A Thousand Moons by Sebastian Barry
Winona is a young Lakota orphan adopted by former soldiers Thomas McNulty and John Cole. Living with Thomas and John on the farm they work in 1870s Tennessee, she is educated and loved, forging a life for herself beyond the violence and dispossession of her past. But the fragile harmony of her unlikely family unit, in the aftermath of the Civil War, is soon threatened by a further traumatic event, one which Winona struggles to confront, let alone understand. Told in Sebastian Barry's masterly prose, A Thousand Moons is a moving study of one woman's journey, of her determination to write her own future and of the enduring human capacity for love.
“Nobody writes like, nobody takes lyrical risks like, nobody pushes the language, and the heart, and the two together, quite like Sebastian Barry does.” – Ali Smith
House of Glass by Hadley Freeman
After her grandmother died, journalist Hadley Freeman travelled to her apartment to try and make sense of a woman she’d never really known. Sala Glass was a European expat in America – defiantly clinging to her French influences, famously reserved, fashionable to the end – yet to Hadley much of her life remained a mystery. When Hadley found a shoebox filled with her grandmother’s treasured belongings, it started a decade-long quest to find out their haunting significance and to dig deep into the extraordinary lives of Sala and her three brothers. The search takes Hadley from Picasso’s archives in Paris to a secret room in a farmhouse in Auvergne to Long Island and Auschwitz. A moving memoir.
“An utterly engrossing book.” – Nigella Lawson
My Dark Vanessa by Kate Elizabeth Russell
Vanessa Wye was 15 years old when she first had sex with her English teacher. She is now 32 and the teacher, Mr Strane, has just been accused of sexual abuse by another former student. Vanessa is horrified by this news: the relationship she had with Strane wasn't abuse, it was love. Forced to rethink her past, to revisit everything that happened, Vanessa must redefine the great love story of her life – her great sexual awakening – as rape, as well as deal with the possibility that she might be a victim, and just one of many. Nuanced, uncomfortable and powerful, My Dark Vanessa goes straight to the heart of some of the most complex issues our age.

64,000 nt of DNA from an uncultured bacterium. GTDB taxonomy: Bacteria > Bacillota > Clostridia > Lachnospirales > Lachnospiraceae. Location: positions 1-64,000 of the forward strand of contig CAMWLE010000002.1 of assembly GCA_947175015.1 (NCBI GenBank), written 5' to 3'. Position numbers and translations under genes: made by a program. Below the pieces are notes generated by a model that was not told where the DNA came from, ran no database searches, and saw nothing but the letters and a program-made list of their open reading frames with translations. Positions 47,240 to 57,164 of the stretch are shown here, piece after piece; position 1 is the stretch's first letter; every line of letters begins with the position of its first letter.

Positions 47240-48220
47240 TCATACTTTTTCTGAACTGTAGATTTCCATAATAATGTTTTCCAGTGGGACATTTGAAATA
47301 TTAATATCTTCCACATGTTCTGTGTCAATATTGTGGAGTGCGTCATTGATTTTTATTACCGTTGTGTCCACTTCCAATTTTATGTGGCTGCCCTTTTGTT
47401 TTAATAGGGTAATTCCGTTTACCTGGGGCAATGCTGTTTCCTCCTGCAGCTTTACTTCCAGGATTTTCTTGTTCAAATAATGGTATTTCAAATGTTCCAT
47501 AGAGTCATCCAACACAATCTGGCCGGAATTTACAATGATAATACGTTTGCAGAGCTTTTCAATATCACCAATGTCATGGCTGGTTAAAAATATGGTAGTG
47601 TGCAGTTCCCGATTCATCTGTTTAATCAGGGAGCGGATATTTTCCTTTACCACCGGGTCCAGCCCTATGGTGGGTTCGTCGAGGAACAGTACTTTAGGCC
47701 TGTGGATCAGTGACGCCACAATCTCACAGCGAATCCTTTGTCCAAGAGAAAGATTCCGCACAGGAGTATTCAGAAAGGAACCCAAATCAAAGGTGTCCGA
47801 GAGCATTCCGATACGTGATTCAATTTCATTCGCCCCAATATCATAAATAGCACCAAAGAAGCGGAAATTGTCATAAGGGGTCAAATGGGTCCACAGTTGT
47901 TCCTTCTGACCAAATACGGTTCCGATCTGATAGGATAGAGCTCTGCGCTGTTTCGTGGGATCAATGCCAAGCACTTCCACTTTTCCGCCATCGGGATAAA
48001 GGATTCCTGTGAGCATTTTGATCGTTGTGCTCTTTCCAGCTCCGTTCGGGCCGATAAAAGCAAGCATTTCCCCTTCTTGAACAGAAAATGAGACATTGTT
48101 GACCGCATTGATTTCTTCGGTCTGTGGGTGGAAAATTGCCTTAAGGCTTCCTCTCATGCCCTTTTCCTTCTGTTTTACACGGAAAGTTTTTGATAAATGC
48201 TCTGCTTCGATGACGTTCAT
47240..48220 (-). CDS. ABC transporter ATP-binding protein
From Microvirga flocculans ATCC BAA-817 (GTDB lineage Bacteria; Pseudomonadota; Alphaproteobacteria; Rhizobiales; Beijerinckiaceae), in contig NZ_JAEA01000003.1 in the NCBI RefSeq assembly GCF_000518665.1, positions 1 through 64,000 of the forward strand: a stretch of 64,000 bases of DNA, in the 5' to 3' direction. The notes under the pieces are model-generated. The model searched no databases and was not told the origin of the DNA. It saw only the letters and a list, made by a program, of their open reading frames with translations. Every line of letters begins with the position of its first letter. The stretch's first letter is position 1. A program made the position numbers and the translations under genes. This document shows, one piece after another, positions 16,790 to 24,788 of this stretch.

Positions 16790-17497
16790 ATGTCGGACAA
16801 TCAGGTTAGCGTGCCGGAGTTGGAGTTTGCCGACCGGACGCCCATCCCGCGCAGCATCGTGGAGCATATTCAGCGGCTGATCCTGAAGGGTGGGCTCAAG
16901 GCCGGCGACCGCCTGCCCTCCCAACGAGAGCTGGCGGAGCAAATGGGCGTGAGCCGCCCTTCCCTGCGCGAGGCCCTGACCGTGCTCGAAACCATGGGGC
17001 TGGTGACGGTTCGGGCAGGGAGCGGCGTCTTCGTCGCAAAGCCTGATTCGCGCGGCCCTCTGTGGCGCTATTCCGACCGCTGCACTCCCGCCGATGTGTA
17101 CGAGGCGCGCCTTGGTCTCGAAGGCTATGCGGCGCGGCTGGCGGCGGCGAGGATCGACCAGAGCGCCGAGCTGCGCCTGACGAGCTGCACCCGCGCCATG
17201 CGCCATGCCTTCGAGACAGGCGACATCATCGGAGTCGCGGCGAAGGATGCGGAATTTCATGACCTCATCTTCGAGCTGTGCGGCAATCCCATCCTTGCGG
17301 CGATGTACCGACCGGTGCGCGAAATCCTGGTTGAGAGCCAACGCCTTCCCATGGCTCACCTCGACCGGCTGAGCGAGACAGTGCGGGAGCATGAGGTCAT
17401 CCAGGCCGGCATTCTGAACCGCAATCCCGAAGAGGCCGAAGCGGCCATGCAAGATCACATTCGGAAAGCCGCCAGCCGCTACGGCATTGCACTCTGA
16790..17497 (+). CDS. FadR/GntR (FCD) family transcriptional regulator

“A package of dynamite.” – Stephen King
Pretending by Holly Bourne
Holly Bourne, the author of the bestselling How Do You Like Me Now?, returns with a new story about finding love amid the pressures and duplicity of online dating. April is kind, pretty, and relatively normal – yet she can't seem to get past date five. Every time she thinks she's found someone to trust, they reveal themselves to be awful, leaving her heartbroken. And angry. If only April could be more like Gretel. Gretel is exactly what men want – she's a ‘Regular Everyday Manic Pixie Dream Girl Next Door With No Problems’. The problem is, Gretel isn't real. And April is now claiming to be her. As soon as April starts 'being' Gretel, dating becomes much more fun – especially once she reels in the unsuspecting Joshua. Finally, April is the one in control, but can she control her own feelings? And as she and Joshua grow closer, how long will she be able to keep pretending?
“Magnificent. Brutally honest and righteously angry but still hugely enjoyable and engaging. I bow down!” – Marian Keyes
Silver Sparrow by Tayari Jones
Following the success of Tayari Jones’s 2019 Women’s Prize For Fiction winner An American Marriage, her 2011 third novel Silver Sparrow is published for the first time in the UK. Set in a middle-class neighbourhood in Atlanta in the 1980s, the novel revolves around James Witherspoon's two families – the public one and the secret one. When the daughters from each family meet and form a friendship, only one of them knows they are sisters. It is a relationship destined to explode. A stunning read.
"Silver Sparrow will break your heart before you even know it. Tayari Jones has written a novel filled with characters I'll never forget. This is a book I'll read more than once." – Judy Blume
The Animals at Lockwood Manor by Jane Healey
August 1939. Thirty-year-old Hetty Cartwright is tasked with the evacuation and safekeeping of the natural history museum’s collection of mammals. Once she and her exhibits arrive at Lockwood Manor, however, where they are to stay for the duration of the war, Hetty soon realises that she’s taken on more than she’d thought. Protecting the animals from the grumpy Lord Lockwood and resentful servants is work enough, but when some of them go missing, and worse, Hetty begins to suspect someone – or something – is following her through the darkened corridors of the house. Part love story, part mystery, The Animals at Lockwood Manor is a gripping and atmospheric tale of family madness, long-buried secrets and hidden desires.
“A gloriously gothic extravaganza, perfect for fans of Sarah Perry and Bridget Collins.” – Waterstones